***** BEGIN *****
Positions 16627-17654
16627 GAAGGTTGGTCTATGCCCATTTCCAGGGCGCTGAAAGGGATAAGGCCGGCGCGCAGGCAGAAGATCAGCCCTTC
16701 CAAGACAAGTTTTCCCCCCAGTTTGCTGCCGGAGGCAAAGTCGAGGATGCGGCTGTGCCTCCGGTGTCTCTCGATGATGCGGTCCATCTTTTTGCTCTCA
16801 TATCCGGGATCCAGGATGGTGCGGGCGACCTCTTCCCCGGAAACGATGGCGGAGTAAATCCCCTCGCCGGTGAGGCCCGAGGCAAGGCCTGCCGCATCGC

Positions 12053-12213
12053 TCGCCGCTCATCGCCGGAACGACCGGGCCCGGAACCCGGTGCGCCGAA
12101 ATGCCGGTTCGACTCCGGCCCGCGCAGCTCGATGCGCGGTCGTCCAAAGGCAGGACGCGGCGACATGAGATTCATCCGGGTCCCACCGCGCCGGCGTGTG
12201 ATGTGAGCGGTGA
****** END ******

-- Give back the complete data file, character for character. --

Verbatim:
Positions 16627-17654
16627 GAAGGTTGGTCTATGCCCATTTCCAGGGCGCTGAAAGGGATAAGGCCGGCGCGCAGGCAGAAGATCAGCCCTTC
16701 CAAGACAAGTTTTCCCCCCAGTTTGCTGCCGGAGGCAAAGTCGAGGATGCGGCTGTGCCTCCGGTGTCTCTCGATGATGCGGTCCATCTTTTTGCTCTCA
16801 TATCCGGGATCCAGGATGGTGCGGGCGACCTCTTCCCCGGAAACGATGGCGGAGTAAATCCCCTCGCCGGTGAGGCCCGAGGCAAGGCCTGCCGCATCGC

Positions 12053-12213
12053 TCGCCGCTCATCGCCGGAACGACCGGGCCCGGAACCCGGTGCGCCGAA
12101 ATGCCGGTTCGACTCCGGCCCGCGCAGCTCGATGCGCGGTCGTCCAAAGGCAGGACGCGGCGACATGAGATTCATCCGGGTCCCACCGCGCCGGCGTGTG
12201 ATGTGAGCGGTGA